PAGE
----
Biruni’s Telescopic-Shape Instrument for Observing the Lunar Crescent

by S. Mohammad Mozaffari, Georg Zotti Published on: 17th October 2020

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This paper deals with an optical aid named barbakh that Abū al-Rayḥān al-Bīrūnī (973–1048 CE) proposes for facilitating the observation of the lunar crescent in his al-Qānūn al-Mas‘ūdī VIII.14. The device consists of a long tube mounted on a shaft erected at the centre of the Indian circle (a circle on a plane ground with marks indicating the four cardinal points), and can rotate around itself and also move in the vertical plane. The main function of this sighting tube is to provide an observer with a darkened environment in order to strengthen his eyesight and give him more focus for finding the narrow crescent near the western horizon about the beginning of a lunar month. We first briefly review the history of altitude-azimuthal observational instruments, and then present a translation of Bīrūnī’s account, visualize the instrument in question by a 3D virtual reconstruction, and comment upon its structure and applicability.

Figure 1. A possible reconstruction of Bīrūnī’s sighting tube.


Note of Editor: This paper appeared for the first time in Suhayl: International Journal for the History of the Exact and Natural Sciences in Islamic Civilisation, Vol. 14 (2015), pp. 167–88. The PDF can be retrieved online via this link.


Altitude-azimuthal instruments either are used to measure the horizontal coordinates of a celestial object or to make use of these coordinates to sight a heavenly body. They belong to the “empirical” type of astronomical instruments.[1] None of the classical instruments mentioned in Ptolemy’s Almagest have the simultaneous measurement of both altitude and azimuth of a heavenly object as their main function.[2] One of the earliest examples of altitude-azimuthal instruments is described by Abū al-Rayḥān al-Bīrūnī for the observation of the lunar crescent near the western horizon (the horizontal coordinates are deployed in it to sight the lunar crescent). In this paper, we attempt to make a virtual reconstruction of this instrument and discuss the aspects of its efficiency and applicability from a technical point of view. Another early example is that proposed by Bīrūnī’s contemporary, Ibn Sīnā (Avicenna), who presumably built a model of it in his observatory at Iṣfahān (central Iran) between 1024 and 1037 CE (this was used in order to measure the altitude and azimuth of an object in any direction in the sky).[3]

Figure 2. The observer has prepared a pole on the expected azimuth of the lunar crescent along the outer rim of the Indian Circle and observes from its center.

Figure 3. A more accurate line of sight can be achieved with another pole in the center of the Indian Circle and observing over both poles.

Nearly three centuries later, four altitude-azimuthal instruments appeared in the first period of activity at the Maragha observatory (1259–1283 CE). These were constructed by Mu’ayyad al-Dīn al-‘Urḍī (d. 1266 CE), the main instrument maker of the observatory at the time. We provide the names and brief descriptions of these instruments for later reference:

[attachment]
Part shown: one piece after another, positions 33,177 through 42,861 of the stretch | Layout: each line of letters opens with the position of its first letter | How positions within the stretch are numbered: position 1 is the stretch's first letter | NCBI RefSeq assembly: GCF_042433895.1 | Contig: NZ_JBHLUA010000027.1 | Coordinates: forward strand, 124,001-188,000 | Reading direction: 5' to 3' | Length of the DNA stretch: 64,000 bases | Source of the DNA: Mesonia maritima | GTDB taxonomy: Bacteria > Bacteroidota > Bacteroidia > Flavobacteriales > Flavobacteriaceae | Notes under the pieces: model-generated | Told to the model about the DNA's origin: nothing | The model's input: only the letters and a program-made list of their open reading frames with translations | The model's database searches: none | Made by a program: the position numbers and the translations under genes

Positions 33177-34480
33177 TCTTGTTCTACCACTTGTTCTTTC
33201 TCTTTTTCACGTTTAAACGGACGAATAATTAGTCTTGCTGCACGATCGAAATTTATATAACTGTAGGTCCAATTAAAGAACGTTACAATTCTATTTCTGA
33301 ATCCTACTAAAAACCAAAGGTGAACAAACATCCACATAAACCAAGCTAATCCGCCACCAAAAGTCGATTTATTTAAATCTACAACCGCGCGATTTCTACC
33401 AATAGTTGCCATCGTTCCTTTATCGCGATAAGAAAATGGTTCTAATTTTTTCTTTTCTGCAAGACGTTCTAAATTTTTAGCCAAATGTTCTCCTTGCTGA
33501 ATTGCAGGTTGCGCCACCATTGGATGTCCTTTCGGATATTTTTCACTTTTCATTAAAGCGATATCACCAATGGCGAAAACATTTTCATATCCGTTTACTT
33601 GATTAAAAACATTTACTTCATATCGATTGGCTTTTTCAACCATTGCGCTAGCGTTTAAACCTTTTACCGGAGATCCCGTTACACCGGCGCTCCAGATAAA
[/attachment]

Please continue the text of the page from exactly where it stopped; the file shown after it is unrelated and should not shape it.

(1) Ālat dhāt al-rub‘ayn, “Instrument having two quadrants” or, as al-Kāshī (1380–1429 CE) calls it, dhāt al-samt wa-l-irtifā‘, “(Instrument) having azimuth and altitude”,[4] a double azimuthal quadrant built from copper inside a circular wall, capable of measuring, at the same time, azimuth and altitude of two celestial objects;[5]

(2) Dhāt al-jayb wa-l-samt, “(Instrument) having sine and azimuth”, an instrument  to determine the sine of the zenith distance of a heavenly body and its azimuth using a wooden bar rotating on an iron axis inside a circular wall, on one end of which the alidade can slide, the other end sliding up a vertical central pillar;[6]

(3) Dhāt al-jayb wa-’l-sahm, “(Instrument) having sine and versed sine”, a similar instrument to determine the sine and versed sine of the altitude and/or zenith distance of a celestial object;[7] and

(4) Āla al-kāmila, “Perfect instrument”, consisting of a rotating parallactic rule inside a circular wall.[8] Al-‘Urḍī mentions that he had built a model of his “Perfect instrument” for Malik Manṣūr, the ruler of Ḥimṣ (now Homs, Syria), in 650 H/1252–3 CE, in presence of the latter’s vizier, Najm al-Dīn al-Lubūdhī.[9] (1) and (3) are described by al-Kāshī.

In the second period of activity at the Maragha observatory (1283–ca. 1320 CE), 12 instruments were invented by Ghāzān Khān, the seventh ruler of the Īlkhān dynasty of Iran (r. 1295–1304 CE) on the basis of a totally novel approach. 11 of these instruments are altitude-azimuthal (the remaining is a pinhole image device used to observe solar eclipses).[10]

The altitude-azimuthal instruments appear to have reached their most evolved stage at the Maragha observatory, since no significant innovation in the construction and design of these instruments can be recognized at the Samarqand and Istanbul observatories. In Book III of his Sidrat al-muntahā, Taqī al-Dīn Muḥammad b. Ma‘rūf, the director of the short-lived observatory at Istanbul (1526–1585 CE), introduces some unprecedented observational instruments, of which his improved models of the Ptolemaic parallactic instrument (one is called dhāt al-jayb, “(Instrument) having the sine” and the other, dhāt al-shu‘batayn, “(Instrument) having two branches/legs”,  – which is the standard name for the antique parallactic instrument in Islamic sources, too –  can be classified as altitude-azimuthal instruments. The eight instruments built at the Istanbul observatory are described in detail in an anonymous treatise in Turkish named the Ālāt-i raṣadiyya li Zīj-i Shāhanshāhiyya.[11]